US Airlines Point to Additional Problems of any Ebola Travel Ban

Airline officials note that even under travel ban, they may not be able to determine where passenger set out from, as there are no direct flights from Liberia, Guinea or Sierra Leone More

Nigerian President to Seek Another Term

Goodluck Jonathan has faced intense criticism for failing to stop Boko Haram militants More

Featured Videos

Your JavaScript is turned off or you have an old version of Adobe's Flash Player. Get the latest Flash player.
Talks to Resume on Winter Gas for Ukrainei
X
Al Pessin
October 25, 2014 4:21 PM
Ukrainian and Russian officials will meet again next week in an effort to settle their dispute over natural gas supplies that threatens to leave Ukraine short of heating fuel for the coming winter. VOA’s Al Pessin reports from London the dispute is complex, and has both economic and geopolitical dimensions.
Video

Video Talks to Resume on Winter Gas for Ukraine

Ukrainian and Russian officials will meet again next week in an effort to settle their dispute over natural gas supplies that threatens to leave Ukraine short of heating fuel for the coming winter. VOA’s Al Pessin reports from London the dispute is complex, and has both economic and geopolitical dimensions.
Video

Video Smugglers Offer Cheap Passage From Turkey to Syria

Smugglers in Turkey offer a relatively cheap passage across the border into Syria. Ankara has stepped up efforts to stem the flow of foreign fighters who want to join Islamic State militants fighting for control of the Syrian border city of Kobani. But porous borders and border guards who can be bribed make illegal border crossings quite easy. Zlatica Hoke has more.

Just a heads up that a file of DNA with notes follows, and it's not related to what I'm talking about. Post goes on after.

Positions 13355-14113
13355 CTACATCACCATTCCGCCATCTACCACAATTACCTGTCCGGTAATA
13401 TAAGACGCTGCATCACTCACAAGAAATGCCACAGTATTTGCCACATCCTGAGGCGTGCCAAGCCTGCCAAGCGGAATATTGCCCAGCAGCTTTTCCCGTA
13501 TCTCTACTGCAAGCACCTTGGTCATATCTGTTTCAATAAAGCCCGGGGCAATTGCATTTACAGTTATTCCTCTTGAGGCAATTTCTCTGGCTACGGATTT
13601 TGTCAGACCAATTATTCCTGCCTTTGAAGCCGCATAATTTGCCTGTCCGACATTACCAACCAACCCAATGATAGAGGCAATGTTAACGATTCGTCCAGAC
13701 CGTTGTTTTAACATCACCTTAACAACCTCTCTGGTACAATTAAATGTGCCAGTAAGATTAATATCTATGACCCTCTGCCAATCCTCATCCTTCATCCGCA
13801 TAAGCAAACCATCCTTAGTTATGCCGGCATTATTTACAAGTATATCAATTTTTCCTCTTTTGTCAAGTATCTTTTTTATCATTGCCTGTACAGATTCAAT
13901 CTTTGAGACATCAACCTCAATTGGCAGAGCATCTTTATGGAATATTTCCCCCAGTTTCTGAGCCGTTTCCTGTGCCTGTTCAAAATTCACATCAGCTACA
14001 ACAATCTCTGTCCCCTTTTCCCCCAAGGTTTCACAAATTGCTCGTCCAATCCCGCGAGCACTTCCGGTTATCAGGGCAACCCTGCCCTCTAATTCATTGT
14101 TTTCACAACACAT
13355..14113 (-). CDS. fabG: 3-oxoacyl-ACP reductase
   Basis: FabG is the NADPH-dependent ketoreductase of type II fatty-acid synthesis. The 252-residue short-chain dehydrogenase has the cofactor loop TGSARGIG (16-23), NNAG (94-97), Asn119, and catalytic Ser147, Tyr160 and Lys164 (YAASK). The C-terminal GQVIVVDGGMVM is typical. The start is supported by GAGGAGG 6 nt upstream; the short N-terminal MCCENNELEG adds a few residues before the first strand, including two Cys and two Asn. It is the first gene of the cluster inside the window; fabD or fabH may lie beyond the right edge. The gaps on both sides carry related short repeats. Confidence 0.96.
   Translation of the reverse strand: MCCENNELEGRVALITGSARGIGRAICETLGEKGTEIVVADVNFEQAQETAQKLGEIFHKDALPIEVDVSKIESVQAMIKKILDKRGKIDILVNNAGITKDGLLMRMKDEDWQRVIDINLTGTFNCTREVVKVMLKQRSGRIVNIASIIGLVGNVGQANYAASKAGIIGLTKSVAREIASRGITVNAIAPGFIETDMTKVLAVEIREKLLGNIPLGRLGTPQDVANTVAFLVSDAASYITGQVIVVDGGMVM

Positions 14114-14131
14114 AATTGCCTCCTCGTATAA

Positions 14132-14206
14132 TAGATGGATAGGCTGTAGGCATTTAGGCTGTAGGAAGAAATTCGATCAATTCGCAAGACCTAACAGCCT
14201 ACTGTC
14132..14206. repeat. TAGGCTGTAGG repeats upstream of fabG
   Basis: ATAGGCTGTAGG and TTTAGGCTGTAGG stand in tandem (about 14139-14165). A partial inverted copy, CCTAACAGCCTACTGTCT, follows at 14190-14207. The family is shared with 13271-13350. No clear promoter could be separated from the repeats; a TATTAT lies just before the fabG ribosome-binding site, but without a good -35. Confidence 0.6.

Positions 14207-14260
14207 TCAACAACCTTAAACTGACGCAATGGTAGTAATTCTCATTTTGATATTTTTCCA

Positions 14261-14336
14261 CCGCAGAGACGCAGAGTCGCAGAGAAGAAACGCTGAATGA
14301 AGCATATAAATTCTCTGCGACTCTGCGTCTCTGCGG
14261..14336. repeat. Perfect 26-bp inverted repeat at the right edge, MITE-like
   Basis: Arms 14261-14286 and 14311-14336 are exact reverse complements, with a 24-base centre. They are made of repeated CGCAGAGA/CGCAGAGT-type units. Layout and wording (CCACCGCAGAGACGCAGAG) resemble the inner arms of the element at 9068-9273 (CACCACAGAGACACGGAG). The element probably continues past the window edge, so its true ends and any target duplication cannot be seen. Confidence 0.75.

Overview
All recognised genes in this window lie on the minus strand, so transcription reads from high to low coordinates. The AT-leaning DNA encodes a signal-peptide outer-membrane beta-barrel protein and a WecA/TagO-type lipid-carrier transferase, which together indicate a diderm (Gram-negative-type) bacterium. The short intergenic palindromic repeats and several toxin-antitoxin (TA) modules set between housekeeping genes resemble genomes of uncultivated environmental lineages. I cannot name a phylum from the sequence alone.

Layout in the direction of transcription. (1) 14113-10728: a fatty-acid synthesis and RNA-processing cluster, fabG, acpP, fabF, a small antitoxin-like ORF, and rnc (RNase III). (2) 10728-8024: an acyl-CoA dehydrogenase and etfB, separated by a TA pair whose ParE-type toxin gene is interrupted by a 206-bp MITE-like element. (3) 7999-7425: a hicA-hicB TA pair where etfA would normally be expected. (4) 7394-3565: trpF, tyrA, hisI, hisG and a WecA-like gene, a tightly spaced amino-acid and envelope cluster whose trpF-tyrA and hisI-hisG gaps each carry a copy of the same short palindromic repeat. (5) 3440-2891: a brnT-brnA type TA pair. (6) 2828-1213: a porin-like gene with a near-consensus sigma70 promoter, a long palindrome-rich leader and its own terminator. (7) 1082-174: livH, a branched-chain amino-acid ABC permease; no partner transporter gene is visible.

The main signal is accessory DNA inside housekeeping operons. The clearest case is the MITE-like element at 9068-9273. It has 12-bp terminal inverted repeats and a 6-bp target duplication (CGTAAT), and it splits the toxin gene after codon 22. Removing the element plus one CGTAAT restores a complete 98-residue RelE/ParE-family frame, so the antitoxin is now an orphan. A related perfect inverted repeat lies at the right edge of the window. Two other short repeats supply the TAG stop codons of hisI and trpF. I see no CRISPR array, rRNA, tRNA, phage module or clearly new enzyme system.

Video

Video China Political Meeting Seeks to Improve Rule of Law

China’s communist leaders will host a top level political meeting this week, called the Fourth Plenum, and for the first time in the party’s history, rule of law will be a key item on the agenda. Analysts and Chinese media reports say the meetings could see the approval of long-awaited measures aimed at giving courts more independence and include steps to enhance an already aggressive and high-reaching anti-corruption drive. VOA’s Bill Ide has more from Beijing.
Video

Video After Decades of Pressure, Luxembourg Drops Bank Secrecy Rules

European Union finance ministers have reached a breakthrough agreement that will make it more difficult for tax cheats to hide their money. The new legislation, which had been blocked for years by countries with a reputation as tax havens, was approved last week after Luxembourg and Austria agreed to lift their vetoes. But as Mil Arcega reports, it doesn’t mean tax cheats have run out of places to keep their money hidden.
Video

Video Kobani Refugees Welcome, Turkey Criticizes, US Airdrop

Residents of Kobani in northern Syria have welcomed the airdrop of weapons, ammunition and medicine to Kurdish militia who are resisting the seizure of their city by Islamic State militants. The Turkish government, however, has criticized the operation. VOA’s Scott Bobb reports from southeastern Turkey, across the border from Kobani.
Video

Video US ‘Death Cafes’ Put Focus on the Finale

In contemporary America, death usually is a topic to be avoided. But the growing “death café” movement encourages people to discuss their fears and desires about their final moments. VOA’s Jerome Socolovsky reports.
Video

Video Ebola Orphanage Opens in Sierra Leone

Sierra Leone's first Ebola orphanage has opened in the Kailahun district. Hundreds of children orphaned since the beginning of the Ebola outbreak face stigma and rejection with nobody to care for them. Adam Bailes reports for VOA about a new interim care center that's aimed at helping the growing number of children affected by Ebola.

All About America

AppleAndroid